Laser microscopy is a rapidly growing field that uses laser illumination sources in various forms of microscopy. For instance, laser microscopy focused on biological applications uses ultrashort pulse lasers, in a number of techniques labeled as nonlinear microscopy, saturation microscopy, and two-photon excitation microscopy
High-intensity, short-pulse laboratory x-ray lasers have been under development for several years. When this technology comes to fruition, it will be possible to obtain magnified three-dimensional images of elementary biological structures in the living state at a precisely defined instant. For optimum contrast between water and protein and for best sensitivity and resolution, the laser should be tuned near the nitrogen line at about 0.3 nanometers. Resolution will be limited mainly by the hydrodynamic expansion that occurs while the necessary number of photons is being registered. Thus, while the specimen is destroyed by the exposure, its configuration can be captured before it explodes.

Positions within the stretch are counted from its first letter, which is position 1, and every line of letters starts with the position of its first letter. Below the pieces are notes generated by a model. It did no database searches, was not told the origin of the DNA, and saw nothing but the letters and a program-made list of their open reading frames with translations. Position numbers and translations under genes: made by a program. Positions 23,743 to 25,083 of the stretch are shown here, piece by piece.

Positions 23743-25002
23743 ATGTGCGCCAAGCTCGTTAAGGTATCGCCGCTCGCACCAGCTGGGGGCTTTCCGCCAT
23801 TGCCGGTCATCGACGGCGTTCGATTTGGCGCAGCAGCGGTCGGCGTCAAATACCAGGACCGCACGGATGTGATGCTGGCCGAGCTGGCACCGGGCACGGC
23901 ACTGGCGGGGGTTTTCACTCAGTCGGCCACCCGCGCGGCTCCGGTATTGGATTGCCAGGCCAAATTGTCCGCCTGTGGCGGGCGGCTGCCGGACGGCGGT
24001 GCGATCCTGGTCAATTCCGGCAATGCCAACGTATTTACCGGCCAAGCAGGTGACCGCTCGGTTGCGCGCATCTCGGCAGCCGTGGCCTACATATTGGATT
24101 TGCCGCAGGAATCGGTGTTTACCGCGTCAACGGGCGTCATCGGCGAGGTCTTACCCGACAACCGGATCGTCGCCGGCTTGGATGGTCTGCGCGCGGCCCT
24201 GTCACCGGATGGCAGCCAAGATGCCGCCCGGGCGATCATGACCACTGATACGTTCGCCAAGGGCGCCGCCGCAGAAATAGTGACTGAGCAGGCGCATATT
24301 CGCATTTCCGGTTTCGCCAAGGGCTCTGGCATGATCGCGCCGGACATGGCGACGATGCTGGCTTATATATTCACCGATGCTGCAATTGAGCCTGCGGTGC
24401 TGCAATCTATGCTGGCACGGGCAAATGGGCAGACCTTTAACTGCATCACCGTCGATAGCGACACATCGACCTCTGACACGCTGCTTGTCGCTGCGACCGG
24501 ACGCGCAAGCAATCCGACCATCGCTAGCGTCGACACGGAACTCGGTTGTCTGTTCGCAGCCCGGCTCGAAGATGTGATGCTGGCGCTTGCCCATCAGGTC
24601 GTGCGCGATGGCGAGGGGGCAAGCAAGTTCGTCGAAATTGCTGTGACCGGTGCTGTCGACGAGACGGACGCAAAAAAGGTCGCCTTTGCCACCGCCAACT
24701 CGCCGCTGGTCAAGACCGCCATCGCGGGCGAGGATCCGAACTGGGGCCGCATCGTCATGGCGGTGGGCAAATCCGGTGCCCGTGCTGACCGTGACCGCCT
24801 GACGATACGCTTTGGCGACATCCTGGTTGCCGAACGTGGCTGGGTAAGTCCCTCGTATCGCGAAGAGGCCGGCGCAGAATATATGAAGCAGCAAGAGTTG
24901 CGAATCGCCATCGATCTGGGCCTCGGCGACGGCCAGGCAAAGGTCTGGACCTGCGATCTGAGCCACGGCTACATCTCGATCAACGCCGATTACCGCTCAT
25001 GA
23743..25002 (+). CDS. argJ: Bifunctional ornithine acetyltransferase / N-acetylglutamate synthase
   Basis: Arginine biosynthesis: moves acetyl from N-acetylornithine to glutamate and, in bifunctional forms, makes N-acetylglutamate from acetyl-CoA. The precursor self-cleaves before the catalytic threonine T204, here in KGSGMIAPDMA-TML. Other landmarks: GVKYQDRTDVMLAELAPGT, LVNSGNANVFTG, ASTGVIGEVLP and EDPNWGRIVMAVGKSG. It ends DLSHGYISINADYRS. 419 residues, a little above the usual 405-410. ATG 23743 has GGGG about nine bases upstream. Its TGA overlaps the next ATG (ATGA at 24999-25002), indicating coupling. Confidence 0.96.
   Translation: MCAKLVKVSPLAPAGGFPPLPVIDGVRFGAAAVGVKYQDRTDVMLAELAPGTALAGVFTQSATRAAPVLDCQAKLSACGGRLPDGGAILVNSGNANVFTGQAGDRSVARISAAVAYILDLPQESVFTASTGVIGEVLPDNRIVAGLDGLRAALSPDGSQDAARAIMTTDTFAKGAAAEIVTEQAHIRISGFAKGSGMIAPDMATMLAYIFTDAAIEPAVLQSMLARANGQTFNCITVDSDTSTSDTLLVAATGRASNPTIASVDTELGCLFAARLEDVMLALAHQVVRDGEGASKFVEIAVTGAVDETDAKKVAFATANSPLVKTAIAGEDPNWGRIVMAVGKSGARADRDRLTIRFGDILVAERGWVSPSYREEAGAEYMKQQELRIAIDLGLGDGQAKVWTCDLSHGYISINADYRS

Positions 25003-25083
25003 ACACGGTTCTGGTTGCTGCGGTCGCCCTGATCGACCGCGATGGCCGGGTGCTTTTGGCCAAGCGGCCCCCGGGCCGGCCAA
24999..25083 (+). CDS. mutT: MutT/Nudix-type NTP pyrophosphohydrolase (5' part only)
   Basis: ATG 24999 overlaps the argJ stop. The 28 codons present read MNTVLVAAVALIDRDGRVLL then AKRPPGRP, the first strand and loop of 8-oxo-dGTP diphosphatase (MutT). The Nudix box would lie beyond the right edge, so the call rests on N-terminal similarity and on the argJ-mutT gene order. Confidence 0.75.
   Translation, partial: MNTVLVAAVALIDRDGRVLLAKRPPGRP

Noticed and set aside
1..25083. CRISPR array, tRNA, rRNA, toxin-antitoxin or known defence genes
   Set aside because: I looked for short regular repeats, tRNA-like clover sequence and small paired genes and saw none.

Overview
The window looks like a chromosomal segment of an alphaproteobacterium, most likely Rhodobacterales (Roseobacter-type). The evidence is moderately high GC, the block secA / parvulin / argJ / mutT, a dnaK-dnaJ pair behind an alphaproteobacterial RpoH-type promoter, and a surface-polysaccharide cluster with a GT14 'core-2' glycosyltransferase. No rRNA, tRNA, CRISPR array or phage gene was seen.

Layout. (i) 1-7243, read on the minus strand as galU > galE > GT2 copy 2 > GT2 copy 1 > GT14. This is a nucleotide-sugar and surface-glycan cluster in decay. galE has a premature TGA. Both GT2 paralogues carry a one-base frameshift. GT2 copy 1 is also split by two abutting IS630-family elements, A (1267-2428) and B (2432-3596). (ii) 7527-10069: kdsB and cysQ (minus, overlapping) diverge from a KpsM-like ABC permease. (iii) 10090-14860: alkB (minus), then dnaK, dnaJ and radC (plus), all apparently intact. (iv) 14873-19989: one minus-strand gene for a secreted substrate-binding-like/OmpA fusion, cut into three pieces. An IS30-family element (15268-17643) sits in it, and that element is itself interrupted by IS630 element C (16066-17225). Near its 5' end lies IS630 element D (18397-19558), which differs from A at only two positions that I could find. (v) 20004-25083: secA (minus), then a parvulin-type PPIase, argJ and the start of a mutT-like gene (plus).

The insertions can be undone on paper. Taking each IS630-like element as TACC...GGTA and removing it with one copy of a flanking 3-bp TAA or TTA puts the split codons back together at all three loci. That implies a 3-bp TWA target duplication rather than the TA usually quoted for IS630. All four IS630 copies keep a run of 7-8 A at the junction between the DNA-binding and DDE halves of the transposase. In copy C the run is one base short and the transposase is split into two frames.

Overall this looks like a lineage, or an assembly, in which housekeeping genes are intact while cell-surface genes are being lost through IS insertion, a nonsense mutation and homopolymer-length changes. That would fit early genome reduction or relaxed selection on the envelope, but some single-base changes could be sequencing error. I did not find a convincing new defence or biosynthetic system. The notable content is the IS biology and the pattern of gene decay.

Scientists have been working on practical designs and prototypes for x-ray holographic microscopes, despite the prolonged development of the appropriate laser.